Another DTV Transition Cost: Tech Trash

By  |  Thursday, June 11, 2009 at 9:23 pm

Tomorrow the United States will finally make the transition to digital television. The government went to great expense to ensure a smooth transition, and planned it for years. But what happens to all those aging TVs when people toss the rabbit ears and decide to buy a new set?

The answer: no one really knows. CBS ran a report called “The Electronic Wasteland” on “60 Minutes” in November 2008 that tracked some of the tech trash back to rural areas of China. Children were found with high levels of lead in their blood, and played in toxic ash. Government officials, gangsters, and economically disadvantaged people were complicit in hiding the activity.

E-waste from cell phones, monitors, and PCs contains cadmium, chromium, lead, mercury, and PVCs. CBS’s report said that the U.S. municipal waste stream contains 130,000 computers a day, and 100 million cells phones per year. Those toxins can lead to cancer, lead poisoning, and kidney disease. Tha’s why there are recycling centers, right?

As it turns out, even some recycling programs are fraudulent. Last month, an environmental group called Basel Action Network (BAN) uncovered a recycling scheme that was sponsored by the Western Pennsylvania Humane Society. The tech trash that was supposed to be recycled was tracked to international shipping containers.

That violates domestic and international law that is supposed to protect developing nations from environment discrimination.

We spent billions to keep our TVs broadcasting, why not spend money to manage toxins? Here’s a thought: hardware makers should be required to receive and process their old products, and you and I should absorb some of that cost.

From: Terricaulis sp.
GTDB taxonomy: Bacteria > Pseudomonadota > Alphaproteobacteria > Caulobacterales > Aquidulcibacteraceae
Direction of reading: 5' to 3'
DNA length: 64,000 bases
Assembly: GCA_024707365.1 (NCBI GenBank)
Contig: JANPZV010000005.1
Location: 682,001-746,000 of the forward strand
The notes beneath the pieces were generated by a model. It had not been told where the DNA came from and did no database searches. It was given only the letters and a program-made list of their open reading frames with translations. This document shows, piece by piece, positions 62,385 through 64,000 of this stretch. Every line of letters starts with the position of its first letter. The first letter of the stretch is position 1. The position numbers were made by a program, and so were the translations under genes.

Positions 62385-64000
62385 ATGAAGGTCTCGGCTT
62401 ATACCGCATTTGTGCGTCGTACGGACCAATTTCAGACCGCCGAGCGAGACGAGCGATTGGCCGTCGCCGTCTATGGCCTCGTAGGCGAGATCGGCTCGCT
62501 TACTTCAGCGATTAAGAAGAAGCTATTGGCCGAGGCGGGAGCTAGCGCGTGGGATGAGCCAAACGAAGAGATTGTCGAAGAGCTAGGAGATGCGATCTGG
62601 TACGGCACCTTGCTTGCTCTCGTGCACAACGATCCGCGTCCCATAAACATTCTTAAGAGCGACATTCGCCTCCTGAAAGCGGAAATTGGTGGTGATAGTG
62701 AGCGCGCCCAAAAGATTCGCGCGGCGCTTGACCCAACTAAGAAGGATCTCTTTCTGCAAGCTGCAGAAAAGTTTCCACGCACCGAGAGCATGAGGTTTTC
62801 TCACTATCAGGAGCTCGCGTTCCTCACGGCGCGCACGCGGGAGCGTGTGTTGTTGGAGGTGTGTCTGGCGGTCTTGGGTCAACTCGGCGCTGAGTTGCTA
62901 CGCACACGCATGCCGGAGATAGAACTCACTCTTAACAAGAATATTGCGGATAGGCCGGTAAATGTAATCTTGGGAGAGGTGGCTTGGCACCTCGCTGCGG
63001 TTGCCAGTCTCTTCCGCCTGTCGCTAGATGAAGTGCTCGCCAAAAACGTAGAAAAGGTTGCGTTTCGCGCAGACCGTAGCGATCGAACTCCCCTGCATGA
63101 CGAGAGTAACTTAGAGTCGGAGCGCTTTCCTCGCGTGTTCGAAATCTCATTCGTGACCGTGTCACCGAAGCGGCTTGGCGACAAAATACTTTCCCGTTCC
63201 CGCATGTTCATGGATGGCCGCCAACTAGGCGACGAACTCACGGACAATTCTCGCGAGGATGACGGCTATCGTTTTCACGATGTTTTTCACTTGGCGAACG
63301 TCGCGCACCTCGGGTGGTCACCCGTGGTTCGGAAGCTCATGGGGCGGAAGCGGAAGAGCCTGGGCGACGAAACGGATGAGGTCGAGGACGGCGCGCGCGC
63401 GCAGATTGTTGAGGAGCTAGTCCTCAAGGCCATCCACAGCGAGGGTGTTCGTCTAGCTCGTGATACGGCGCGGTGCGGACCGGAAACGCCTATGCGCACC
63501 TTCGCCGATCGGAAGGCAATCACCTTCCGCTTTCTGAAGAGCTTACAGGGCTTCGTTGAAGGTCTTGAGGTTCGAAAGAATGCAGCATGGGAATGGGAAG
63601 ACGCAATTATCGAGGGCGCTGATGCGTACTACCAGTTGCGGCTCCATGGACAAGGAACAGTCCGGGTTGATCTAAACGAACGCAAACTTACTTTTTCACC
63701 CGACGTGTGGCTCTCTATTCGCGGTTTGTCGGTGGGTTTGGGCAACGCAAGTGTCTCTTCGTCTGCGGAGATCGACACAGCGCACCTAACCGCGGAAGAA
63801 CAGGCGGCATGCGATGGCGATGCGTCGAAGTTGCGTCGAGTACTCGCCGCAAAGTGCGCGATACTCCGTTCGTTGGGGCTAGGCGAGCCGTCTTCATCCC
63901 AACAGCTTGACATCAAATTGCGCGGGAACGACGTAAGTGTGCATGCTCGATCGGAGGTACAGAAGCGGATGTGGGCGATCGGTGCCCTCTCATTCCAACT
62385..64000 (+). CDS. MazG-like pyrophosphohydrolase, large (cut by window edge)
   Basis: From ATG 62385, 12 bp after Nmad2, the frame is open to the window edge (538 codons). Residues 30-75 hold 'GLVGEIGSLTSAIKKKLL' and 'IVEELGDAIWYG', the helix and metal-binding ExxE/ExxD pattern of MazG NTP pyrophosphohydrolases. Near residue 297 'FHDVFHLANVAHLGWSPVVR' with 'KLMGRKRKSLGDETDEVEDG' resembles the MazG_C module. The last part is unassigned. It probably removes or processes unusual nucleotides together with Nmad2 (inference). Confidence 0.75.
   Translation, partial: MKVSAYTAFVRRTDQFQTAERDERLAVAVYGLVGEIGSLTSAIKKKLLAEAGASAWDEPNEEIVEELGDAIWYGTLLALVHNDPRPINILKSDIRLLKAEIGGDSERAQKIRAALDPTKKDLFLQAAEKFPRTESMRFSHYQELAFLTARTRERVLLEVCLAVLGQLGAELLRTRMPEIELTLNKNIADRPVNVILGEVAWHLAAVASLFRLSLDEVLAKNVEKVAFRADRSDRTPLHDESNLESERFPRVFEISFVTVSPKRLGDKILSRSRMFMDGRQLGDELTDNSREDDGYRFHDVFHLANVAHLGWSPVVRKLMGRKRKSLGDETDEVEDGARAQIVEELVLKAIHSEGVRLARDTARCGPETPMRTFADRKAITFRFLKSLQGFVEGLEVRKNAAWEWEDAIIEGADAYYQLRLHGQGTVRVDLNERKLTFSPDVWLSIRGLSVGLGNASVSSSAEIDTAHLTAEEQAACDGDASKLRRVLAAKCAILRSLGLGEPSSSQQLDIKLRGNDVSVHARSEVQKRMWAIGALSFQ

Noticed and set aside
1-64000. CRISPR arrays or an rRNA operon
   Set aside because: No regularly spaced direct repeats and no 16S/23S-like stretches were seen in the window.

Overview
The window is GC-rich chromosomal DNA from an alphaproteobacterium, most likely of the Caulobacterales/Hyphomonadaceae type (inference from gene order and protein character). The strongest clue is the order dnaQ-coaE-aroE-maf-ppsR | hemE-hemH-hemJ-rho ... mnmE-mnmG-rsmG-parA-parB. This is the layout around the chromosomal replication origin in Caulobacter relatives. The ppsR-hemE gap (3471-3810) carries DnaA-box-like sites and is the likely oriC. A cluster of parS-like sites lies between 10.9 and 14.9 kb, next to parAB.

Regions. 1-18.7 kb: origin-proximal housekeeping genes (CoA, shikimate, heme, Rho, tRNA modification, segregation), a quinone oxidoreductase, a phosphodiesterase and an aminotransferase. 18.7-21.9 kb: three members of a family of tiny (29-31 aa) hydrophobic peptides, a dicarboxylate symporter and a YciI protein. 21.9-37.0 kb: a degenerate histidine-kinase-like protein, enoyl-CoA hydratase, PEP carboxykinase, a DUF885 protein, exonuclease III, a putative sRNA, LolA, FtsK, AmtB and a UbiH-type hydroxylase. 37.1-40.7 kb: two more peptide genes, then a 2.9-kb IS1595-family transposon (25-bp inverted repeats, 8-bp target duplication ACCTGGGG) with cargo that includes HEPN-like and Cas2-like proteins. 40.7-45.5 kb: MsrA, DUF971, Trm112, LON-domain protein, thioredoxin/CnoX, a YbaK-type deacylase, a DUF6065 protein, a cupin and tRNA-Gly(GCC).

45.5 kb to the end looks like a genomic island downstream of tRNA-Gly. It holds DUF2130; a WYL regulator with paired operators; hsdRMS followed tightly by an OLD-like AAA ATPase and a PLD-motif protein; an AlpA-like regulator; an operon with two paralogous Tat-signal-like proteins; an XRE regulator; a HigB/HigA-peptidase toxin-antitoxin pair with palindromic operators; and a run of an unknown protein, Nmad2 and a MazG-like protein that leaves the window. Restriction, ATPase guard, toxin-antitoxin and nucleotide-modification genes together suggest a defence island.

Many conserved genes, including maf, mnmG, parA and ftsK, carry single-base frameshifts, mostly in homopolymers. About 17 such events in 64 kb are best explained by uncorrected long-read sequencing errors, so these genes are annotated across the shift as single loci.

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3 Comments For This Post

  1. Dave Barnes Says:

    Don’t recycle.
    Just toss into the local dump.
    That way those valuable materials will be close at hand when we run out.

  2. JDoors Says:

    When I buy a new car battery or tires, there’s a ‘recovery’ charge listed separately on the bill, allegedly to pay for proper recycling. However, I suspect most of that gets frittered away, with very little actually going to solve the problems of toxic waste. Tires and batteries are still being shipped overseas to minimally or un-regulated recyclers.

    Apparently, there just aren’t enough concerned (or economically self-destructive) citizens to force the TRUE costs of recycling onto ourselves. I know I’m perfectly happy to have my glass, metal, paper and plastic hauled away each week for “free” (even though I know it’s not really free) and much of it cannot and never will be economically recycled and winds up in a landfill anyway. But hey, “I recycle!”

    The true costs of recycling electronics? Whoa. I don’t even want to think about that. (Guess I’m not concerned enough …)

  3. ecco6t9 Says:

    When I take cans in I get paid.

    When I take and old broken monitor in I have to pay them, when I can just dump it at the lot 2 blocks over.

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